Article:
SEATTLE — Officials fighting a forest fire in Olympic National Park say they successfully used a drone this week to get overhead, infrared video to steer water-dropping helicopters to their target.
“They were watching a live feed and were able to direct helicopter bucket drops to heat,” said Brentwood Reid, fire information officer for the Paradise fire. “Because the forest canopy is so dense, it’s very difficult to detect hot spots and even the fire’s edge.”
The weeklong test was the first time the Department of the Interior has operated a drone in firefighting, but it’s likely not the last.
The ScanEagle drone used at the Paradise fire was designed and built by Boeing’s unmanned aerial vehicle subsidiary InSitu in Bingen, Wash., and provided by the company at no direct cost to the government as an operational test.
The Department of the Interior is testing the use of various drones for wildfire suppression this year, though it’s likely to be several years before they are deployed in significant numbers.
“We have to determine how we’ll safely integrate these things into our existing tactical aircraft fire traffic area,” said Brad Koeckeritz, Interior’s national unmanned aircraft specialist. “By next year, we’ll see increased usage. It’ll be consistent growth of these (unmanned) aircraft as time goes on.”
Koeckeritz said the ScanEagle test over the Paradise fire in the Olympic National Park was “highly successful.”
Fire managers “were able to see through the smoke very clearly. They were able to determine the intensity of the fire and clearly see the fire’s edge,” Koeckeritz said.
In addition to using drones on surveillance missions, Koeckeritz said that in Boise, Idaho, this October, Interior will also test an “optionally manned” helicopter for delivering supplies and water to firefighters.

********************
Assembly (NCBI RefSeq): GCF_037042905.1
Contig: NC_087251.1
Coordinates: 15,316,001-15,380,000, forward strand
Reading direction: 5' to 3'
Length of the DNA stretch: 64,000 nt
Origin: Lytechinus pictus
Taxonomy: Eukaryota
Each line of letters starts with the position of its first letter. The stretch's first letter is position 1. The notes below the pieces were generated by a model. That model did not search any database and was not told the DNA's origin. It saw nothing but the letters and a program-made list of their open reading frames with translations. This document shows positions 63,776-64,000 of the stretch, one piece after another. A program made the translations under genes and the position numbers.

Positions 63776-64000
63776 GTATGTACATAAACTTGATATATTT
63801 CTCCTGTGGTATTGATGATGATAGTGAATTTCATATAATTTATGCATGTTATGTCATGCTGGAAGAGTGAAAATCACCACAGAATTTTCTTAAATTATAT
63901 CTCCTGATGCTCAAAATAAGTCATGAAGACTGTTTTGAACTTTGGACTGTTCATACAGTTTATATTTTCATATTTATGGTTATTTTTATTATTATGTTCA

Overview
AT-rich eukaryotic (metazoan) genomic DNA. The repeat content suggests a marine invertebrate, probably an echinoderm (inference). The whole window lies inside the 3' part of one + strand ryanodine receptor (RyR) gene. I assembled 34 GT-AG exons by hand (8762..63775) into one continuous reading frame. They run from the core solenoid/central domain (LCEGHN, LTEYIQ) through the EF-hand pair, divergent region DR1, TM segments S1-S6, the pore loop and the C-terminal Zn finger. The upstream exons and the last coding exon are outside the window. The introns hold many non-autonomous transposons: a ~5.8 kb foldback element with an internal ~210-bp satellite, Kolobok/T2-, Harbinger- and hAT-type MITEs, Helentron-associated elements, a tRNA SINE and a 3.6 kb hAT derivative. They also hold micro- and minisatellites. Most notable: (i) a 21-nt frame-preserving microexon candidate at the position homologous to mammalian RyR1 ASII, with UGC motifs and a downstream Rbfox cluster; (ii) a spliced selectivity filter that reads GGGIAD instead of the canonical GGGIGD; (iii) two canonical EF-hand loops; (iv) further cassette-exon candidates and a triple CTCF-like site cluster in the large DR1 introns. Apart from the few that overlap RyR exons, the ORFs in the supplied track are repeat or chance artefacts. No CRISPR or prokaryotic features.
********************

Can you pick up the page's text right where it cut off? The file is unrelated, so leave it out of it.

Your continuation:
Such a vehicle could be piloted on clear days but sent up unmanned at times when manned helicopters cannot fly, either at night or when smoke reduces visibility.
With fires burning throughout Washington state and across the western U.S., manned aircraft, both helicopters and fixed wing planes, are spread thin.
The ScanEagle drone, which first flew in 2002, weighs approximately 50 pounds, and is about 5 feet long with a wingspan of just over 10 feet. It flew over the Paradise fire at an altitude of 9,500 feet.
It’s launched by a mobile catapult and upon its return from a mission, it is caught via a rope suspended from a boom that snags the drone’s upturned wingtips.
The ScanEagle system was originally developed to track shoals of fish from Pacific Ocean fishing boats. Later, it was successfully deployed by the U.S. Marines in combat operations in Iraq and subsequently became a standard surveillance tool for the U.S. military.
The 2,800-acre Paradise fire was detected in mid-June. The statewide drought has affected even the Olympic Peninsula rainforest, where Reid said the snowpack on the mountains is 14 percent of normal and melted off four months earlier than usual.
In the area of the wildfire, large dead trees are dried out and provide heavy fuel for the blaze. It’s also burning as much as 6 inches deep into the forest duff — a thick matt on the forest floor composed of years of dead leaves and other organic material.
Unlike live trees which may burn only superficially as a fire passes through, such deep fuel, said Reid, “will burn and burn and burn.”
Because of the high fuel load and steep canyons in the area, it’s too dangerous to try to attack the interior of the fire. The strategy then is to let it burn clean in the interior and confine it on the edges.
About 30 firefighters on the ground and two helicopter crews have been deployed to create containment lines to prevent the fire spreading west.
All were pulled out Friday as rain came in, because manned aircraft wouldn’t be able to fly and assist in case of an emergency.
The fire-fighting airplanes in use now in eastern Washington cost millions of dollars and are mostly provided to the government by private contractors at a cost of $27,000 per day, plus $10,000 per hour of flying.
Buying a ScanEagle system costs much less than a manned aircraft. Koeckeritz said the government will likely set up a similar private contracting system for fire-fighting drones.
Unmanned and relatively cheap, drones present a much lower risk if anything goes wrong.
As a result, said Reid, the National Park Service is considering using drones for other missions, including search and rescue operations.